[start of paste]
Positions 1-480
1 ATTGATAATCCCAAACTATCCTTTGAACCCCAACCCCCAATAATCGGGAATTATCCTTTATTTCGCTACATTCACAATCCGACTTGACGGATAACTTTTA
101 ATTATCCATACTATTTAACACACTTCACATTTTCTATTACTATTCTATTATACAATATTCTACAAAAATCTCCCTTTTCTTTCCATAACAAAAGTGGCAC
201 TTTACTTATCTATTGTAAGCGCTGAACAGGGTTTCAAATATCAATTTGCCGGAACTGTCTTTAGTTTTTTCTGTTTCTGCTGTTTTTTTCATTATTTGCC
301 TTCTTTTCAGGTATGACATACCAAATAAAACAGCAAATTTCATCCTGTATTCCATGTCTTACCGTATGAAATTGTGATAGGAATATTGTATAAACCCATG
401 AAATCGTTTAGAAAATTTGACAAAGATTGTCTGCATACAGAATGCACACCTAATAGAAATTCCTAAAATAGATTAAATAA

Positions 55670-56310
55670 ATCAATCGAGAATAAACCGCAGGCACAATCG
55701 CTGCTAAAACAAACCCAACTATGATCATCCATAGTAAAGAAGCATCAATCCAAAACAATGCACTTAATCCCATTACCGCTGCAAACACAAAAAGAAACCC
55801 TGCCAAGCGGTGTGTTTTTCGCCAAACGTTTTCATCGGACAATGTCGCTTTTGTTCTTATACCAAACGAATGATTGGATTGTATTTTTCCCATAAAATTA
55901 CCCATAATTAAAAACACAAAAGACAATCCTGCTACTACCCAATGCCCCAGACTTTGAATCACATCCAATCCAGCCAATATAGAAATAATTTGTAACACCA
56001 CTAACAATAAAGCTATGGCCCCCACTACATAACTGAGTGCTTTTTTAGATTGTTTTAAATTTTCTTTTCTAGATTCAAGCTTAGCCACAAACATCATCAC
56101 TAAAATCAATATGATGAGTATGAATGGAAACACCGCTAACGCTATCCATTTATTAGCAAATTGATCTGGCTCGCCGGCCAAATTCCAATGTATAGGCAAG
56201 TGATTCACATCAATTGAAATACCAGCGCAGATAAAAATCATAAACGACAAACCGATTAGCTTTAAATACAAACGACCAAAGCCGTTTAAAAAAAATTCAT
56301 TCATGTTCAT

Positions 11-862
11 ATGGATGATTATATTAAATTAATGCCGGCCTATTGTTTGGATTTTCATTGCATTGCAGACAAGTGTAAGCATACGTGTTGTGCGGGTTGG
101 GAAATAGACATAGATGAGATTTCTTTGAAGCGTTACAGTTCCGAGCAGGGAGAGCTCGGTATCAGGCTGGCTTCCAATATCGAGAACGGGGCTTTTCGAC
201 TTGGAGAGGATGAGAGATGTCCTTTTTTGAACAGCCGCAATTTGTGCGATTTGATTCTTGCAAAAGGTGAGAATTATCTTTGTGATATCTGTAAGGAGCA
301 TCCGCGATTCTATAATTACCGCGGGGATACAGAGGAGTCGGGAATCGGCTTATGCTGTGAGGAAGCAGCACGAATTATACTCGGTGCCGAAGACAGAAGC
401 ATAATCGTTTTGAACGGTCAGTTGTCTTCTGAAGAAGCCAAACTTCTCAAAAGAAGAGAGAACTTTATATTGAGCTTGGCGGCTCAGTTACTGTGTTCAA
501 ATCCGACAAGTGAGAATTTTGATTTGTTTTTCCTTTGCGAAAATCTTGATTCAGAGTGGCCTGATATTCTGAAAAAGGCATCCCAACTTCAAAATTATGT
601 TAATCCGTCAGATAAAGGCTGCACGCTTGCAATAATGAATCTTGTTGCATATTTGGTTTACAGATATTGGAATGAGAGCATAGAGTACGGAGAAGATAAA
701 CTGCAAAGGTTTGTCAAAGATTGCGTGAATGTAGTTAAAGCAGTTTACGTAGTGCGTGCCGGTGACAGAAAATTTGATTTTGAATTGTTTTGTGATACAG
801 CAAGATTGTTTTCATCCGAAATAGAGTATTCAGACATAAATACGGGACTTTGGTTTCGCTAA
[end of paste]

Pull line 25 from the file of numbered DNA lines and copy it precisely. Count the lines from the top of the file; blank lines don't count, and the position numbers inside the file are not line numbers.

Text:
801 CAAGATTGTTTTCATCCGAAATAGAGTATTCAGACATAAATACGGGACTTTGGTTTCGCTAA